By Bruce Cochrane
Despite the latest U.S. effort to preserve Mandatory Country of Origin Labelling Manitoba Pork remains hopeful the issue can be resolved without the need for Canada and Mexico to impose retaliatory tariffs on imported U.S. products.
In October the World Trade Organization compliance panel determined changes to U.S. Mandatory Country of Origin Labelling in May 2013 failed to bring the law into compliance with U.S. international trade obligations and on Friday the U.S. announced it will appeal that ruling.
In the event this final appeal is rejected Canada and Mexico will have the authority to apply to impose retaliatory tariffs on U.S. imports.
Manitoba Pork general manager Andrew Dickson says the U.S. Congress must now deal with this and he is hopeful someone in the U.S. will take the lead.
Andrew Dickson-Manitoba Pork:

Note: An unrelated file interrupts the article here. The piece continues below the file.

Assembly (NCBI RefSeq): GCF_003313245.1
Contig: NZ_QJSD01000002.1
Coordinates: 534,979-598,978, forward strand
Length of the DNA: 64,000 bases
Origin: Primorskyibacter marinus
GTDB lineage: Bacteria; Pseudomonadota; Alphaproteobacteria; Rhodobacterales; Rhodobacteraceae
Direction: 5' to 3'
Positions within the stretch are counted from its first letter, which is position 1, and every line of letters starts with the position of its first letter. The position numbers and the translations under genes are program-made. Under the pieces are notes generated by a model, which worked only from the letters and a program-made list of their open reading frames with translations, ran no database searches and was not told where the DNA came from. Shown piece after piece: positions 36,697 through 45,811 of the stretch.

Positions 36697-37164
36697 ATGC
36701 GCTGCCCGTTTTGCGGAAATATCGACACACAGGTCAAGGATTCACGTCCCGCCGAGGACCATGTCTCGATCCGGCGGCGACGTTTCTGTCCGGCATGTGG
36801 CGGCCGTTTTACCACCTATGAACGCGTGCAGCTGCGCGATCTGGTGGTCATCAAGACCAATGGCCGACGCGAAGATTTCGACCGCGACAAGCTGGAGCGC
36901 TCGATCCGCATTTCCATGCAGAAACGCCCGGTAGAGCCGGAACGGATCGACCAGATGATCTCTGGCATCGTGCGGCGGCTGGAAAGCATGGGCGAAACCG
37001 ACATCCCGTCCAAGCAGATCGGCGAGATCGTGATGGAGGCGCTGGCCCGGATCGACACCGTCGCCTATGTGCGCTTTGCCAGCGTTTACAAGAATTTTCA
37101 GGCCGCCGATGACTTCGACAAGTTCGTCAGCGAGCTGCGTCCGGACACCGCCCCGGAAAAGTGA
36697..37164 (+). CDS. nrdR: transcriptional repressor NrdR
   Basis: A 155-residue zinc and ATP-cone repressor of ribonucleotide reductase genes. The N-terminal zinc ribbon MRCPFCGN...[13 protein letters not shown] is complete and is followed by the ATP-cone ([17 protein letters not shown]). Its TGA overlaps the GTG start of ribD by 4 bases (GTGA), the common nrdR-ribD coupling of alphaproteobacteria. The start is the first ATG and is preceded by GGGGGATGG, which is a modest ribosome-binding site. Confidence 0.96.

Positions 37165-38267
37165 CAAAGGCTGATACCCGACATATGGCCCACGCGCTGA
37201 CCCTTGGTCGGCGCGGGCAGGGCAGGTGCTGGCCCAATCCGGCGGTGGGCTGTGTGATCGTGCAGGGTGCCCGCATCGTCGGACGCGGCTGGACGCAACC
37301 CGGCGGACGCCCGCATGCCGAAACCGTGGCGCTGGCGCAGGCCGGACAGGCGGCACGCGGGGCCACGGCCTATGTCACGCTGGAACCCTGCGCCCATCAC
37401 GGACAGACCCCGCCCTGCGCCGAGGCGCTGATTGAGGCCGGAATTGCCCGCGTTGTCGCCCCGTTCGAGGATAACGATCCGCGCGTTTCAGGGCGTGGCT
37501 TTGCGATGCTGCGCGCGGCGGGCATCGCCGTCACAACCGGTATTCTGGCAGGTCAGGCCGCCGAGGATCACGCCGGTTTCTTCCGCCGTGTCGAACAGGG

It's early days yet to talk about retaliation.
The concept is there'll be a wide variety of products that will have import taxes applied to them.
We have to get permission from the WTO to be able to do that and the size of the import taxes has to be commensurate with the hurt that's been experienced by producers in Canada and so that'll take some time to establish the exact numbers but it will be disruptive for the trade between Canada and the United States.
We're their largest trading partner and the volume of business is phenomenal that goes across the border every day and this has finally got the attention of things like the American Chambers of Commerce.
People now realize this issue on meat labelling is going to have consequences for the rest of the U.S. economy.
Hopefully sound minds will come to bear on this.
The secretary of agriculture in the United States has already indicated that he can't do anything in terms of changing the regulation.
He has no authority to be able do that and he is reliant on Congress providing the lead on terms of bringing the regulation into compliance with the WTO process.
Dickson insists it's in everyone's best interest that this get resolved without the need for retaliatory tariffs.